dr paul caplan : the Internationale

  • Content Strategy

    I develop ways for brands and campaigns to work with the logic of the conversation economy. I help turn messages into conversations. I create strategies built through content

    For COI Communications, RAF, QCA.

  • Conversation Audits

    I map the content relationships as they develop across social media spaces and platforms. I track the issues by analysing the language and the discourses in play. I find the conversation attractors.

    For RAF, Change4Life, MMR uptake campaign.

  • Content Training

    I train marketing directors and communciations professionals. I run workshops and seminars. I help local and national businesses and organisations take content seriously.

    For NHS, DoH, Airbus, Media Trust.

Content Researcher

I've published in peer-reviewed journals and open access journals and have a PhD on digital imag(in)ing, JPEG and Facebook's Haystack.

the PhD (pdf) Techne Art + Research pamphlet Other papers at Academic.edu

Content objects

My current practice-research is around object-oriented photography (OOPh), everyday remix and content improvisation. I'm researching using a guitar and a mobile phone.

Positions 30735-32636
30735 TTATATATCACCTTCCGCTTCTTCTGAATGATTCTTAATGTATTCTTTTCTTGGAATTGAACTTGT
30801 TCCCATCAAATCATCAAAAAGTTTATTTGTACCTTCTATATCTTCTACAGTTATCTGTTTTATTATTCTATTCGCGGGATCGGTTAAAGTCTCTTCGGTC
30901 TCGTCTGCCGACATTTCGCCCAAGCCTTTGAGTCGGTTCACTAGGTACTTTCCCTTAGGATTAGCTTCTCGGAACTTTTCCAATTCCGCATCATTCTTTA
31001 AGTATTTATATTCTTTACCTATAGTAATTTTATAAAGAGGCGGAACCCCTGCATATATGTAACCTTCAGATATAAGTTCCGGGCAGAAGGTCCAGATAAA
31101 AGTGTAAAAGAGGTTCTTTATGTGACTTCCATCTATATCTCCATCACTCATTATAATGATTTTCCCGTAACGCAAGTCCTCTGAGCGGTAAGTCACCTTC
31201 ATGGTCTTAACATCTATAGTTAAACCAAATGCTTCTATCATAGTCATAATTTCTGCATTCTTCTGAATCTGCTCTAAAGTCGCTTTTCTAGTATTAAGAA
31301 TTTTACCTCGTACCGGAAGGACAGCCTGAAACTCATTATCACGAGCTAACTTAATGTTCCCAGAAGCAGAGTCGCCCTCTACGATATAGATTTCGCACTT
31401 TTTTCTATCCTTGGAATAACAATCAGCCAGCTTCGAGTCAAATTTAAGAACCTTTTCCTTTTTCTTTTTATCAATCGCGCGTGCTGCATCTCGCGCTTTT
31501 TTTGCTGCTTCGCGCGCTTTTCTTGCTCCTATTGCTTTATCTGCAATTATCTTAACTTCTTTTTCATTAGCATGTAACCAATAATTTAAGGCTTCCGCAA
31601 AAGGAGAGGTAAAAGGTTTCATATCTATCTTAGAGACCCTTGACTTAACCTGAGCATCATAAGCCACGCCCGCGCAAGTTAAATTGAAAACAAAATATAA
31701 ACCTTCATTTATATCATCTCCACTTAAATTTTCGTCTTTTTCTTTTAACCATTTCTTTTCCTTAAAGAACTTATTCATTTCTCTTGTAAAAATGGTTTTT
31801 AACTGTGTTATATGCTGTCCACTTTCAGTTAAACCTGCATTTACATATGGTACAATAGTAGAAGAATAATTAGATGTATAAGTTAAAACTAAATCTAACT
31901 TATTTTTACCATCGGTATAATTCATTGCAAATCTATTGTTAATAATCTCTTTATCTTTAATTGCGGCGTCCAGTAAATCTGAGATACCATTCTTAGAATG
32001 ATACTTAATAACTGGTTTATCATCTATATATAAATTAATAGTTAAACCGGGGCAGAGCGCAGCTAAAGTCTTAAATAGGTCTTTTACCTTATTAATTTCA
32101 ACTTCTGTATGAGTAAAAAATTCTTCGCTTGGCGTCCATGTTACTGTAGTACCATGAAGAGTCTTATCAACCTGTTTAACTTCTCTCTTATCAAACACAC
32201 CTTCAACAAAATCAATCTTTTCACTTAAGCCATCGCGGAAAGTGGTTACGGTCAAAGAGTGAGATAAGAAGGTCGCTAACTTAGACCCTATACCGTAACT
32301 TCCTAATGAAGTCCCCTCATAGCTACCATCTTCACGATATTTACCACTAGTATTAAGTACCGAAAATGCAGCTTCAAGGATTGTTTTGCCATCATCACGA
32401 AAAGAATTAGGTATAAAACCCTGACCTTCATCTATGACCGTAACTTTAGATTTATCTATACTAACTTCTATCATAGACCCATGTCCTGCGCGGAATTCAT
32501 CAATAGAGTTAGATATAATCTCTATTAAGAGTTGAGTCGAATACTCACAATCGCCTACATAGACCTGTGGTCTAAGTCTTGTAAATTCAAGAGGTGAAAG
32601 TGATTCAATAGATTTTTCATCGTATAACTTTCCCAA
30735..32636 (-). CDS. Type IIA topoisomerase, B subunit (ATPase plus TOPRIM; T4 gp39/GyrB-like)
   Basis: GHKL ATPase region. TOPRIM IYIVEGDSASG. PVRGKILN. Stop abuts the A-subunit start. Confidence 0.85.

Everyday remix Object-Oriented Imag(in)ing

Content Teacher

I've written, managed and taught undergraduate and postgraduate degrees in media, journalism, computing and advertising. I currently run the BA in Advertising at London College of Communication.

A collection of lectures and talks Degrees of separation: advertising education (opinion piece for Ad Week Europe)
  • Device Content Image
  • Device Content Image
  • Device Content Image

Mindful Object Oriented Imag(in)ing/Object Oriented Photography

Object Oriented photography is part practice-research philosophical exploration, part creative commentary and part mindfulness practice. Imag(in)ed in mobile and through Instagram, it begins and ends with “objects”, the weird material mesh of things.

OOPh draw on the work of philosophers developing an object-oriented ontology and the turn to the material. Following Graham Harman’s account of a panoply of objects - real/unreal, human/unhuman, concrete/abstract as well as Tim Morton’s ecological mesh where these objects at different scales refract and reflect in a complex Indra’s Net mesh, OOPh approaches the world as flat. At an ontological level all objects are in play. All are worthy of attention. All are power full. As they connect and fail to connect, configure and reconfigure the mesh, those power relations change but from the ‘tiniest’ electrical charge across a camera sensor to the ‘largest’ political-economic system of surveillance, all the objects dance and demand our attention. Following Jane Bennett’s exploration of ‘vibrant matter’, these objects are approached as material. Quantum fluctuations, undersea cables and server farms, lawyers and photographers are presences. Real. Present. But inexhaustible. We can never fully reach let alone imagine or image their nature, vibrancy or reality. All is just slightly ‘weird’.